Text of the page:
Firstly, let me say that my knowledge of measure theory is, at best, limited.

My question is, if you have four Lebesgue integrable functions that are pair-wise almost everywhere equal and you take the convolution of the "non-equal" functions, are resulting functions also almost everywhere equal?

In other words:

Let $f_1, f_2, g_1, g_2 : \mathbb{R} \to [0,1]$ be Lebesgue integrable functions such that $f_1 = g_1$ almost everywhere and $f_2 = g_2$ almost everywhere.

Does it hold that $(f_1 * f_2) = (g_1 * g_2)$ almost everywhere?

Any pointers on how to prove (or disprove) this will be helpfull and much appreciated.


1 Answer 1


The equality holds everywhere.

Observation: If $g_1=g_2\text{ a.e}$, then $f*g_1=f*g_2$ everywhere.

Proof: For all $x$, it holds $$\{y\in\Bbb R\,:\, f(x-y)g_1(y)\ne f(x-y)g_2(y)\}=\\=\{y\in\Bbb R\,:\, f(x-y)\ne 0\}\cap\{y\in\Bbb R\,:\, g_1(y)\ne g_2(y)\}\subseteq\\\subseteq \{y\in\Bbb R\,:\, g_1(y)\ne g_2(y)\}$$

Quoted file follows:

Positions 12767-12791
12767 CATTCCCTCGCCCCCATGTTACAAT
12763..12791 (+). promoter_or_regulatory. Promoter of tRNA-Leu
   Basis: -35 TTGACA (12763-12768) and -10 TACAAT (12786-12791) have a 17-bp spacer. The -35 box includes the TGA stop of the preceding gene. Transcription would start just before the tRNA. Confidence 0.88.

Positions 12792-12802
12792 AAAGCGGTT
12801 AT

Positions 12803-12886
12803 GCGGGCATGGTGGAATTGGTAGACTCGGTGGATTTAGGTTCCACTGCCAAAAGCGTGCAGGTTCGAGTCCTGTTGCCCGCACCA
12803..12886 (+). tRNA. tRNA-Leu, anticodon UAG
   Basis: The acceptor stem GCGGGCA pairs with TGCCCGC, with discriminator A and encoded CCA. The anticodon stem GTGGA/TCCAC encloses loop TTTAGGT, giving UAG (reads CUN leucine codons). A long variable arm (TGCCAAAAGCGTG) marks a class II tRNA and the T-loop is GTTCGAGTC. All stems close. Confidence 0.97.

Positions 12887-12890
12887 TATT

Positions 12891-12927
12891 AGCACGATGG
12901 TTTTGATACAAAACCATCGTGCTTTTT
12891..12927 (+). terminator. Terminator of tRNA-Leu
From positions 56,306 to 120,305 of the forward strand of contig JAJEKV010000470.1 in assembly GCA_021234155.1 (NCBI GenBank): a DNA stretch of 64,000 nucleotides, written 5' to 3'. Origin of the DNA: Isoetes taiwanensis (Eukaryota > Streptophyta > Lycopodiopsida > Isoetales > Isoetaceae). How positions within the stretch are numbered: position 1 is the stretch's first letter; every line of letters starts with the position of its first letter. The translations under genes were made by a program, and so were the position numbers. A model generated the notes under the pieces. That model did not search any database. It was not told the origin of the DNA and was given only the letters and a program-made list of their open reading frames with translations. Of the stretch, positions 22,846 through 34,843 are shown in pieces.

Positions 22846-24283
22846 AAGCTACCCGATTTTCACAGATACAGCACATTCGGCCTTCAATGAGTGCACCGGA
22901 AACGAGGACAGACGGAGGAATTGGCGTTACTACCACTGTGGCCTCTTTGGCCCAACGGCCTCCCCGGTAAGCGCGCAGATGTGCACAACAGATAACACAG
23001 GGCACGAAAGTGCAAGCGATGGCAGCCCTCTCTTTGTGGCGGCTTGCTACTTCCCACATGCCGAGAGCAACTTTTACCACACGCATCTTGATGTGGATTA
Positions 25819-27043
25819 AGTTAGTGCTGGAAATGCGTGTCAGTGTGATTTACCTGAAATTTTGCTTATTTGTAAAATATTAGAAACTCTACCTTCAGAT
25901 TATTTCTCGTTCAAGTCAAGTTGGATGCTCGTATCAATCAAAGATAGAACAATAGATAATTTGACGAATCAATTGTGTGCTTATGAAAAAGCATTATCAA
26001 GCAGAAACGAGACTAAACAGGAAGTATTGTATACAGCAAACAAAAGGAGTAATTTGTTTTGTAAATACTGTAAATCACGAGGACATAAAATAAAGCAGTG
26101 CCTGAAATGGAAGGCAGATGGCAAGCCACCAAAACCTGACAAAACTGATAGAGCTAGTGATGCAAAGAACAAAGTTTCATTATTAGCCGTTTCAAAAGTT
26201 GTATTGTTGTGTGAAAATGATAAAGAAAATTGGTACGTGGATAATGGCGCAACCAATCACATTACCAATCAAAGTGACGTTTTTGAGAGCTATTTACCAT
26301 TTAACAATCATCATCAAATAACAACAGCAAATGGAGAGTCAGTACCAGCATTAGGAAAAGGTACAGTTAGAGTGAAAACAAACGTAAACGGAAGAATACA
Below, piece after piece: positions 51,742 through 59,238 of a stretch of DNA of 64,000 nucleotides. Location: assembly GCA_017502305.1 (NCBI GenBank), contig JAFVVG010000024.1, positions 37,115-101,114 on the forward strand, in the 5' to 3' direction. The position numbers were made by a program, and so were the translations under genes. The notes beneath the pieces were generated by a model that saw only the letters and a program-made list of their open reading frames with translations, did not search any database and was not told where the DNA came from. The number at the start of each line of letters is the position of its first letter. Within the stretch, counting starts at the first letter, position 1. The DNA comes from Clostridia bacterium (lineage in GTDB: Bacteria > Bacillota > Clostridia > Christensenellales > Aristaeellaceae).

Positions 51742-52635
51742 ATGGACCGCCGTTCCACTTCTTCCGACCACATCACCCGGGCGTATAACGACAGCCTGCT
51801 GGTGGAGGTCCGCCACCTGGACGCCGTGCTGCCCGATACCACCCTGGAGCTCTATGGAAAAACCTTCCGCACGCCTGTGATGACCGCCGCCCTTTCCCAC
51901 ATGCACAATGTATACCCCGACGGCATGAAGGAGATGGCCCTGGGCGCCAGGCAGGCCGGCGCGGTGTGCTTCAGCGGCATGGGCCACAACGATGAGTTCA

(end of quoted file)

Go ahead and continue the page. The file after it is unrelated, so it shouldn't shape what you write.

So, for all $x$ the two functions $[y\mapsto f(x-y)g_1(y)]$ and $[y\mapsto f(x-y)g_2(y)]$ are equal almost-everywhere.

Therefore, they have the same integral over $\Bbb R$, i.e. $$(f*g_1)(x)=\int_{\Bbb R}f(x-y)g_1(y)\,dy=\int_{\Bbb R}f(x-y)g_2(y)\,dy=(f*g_2)(x)$$

Using the observation above (and your notation, this time), you have these everywhere-equalities: $$g_1*g_2=f_1*g_2=f_1*f_2$$


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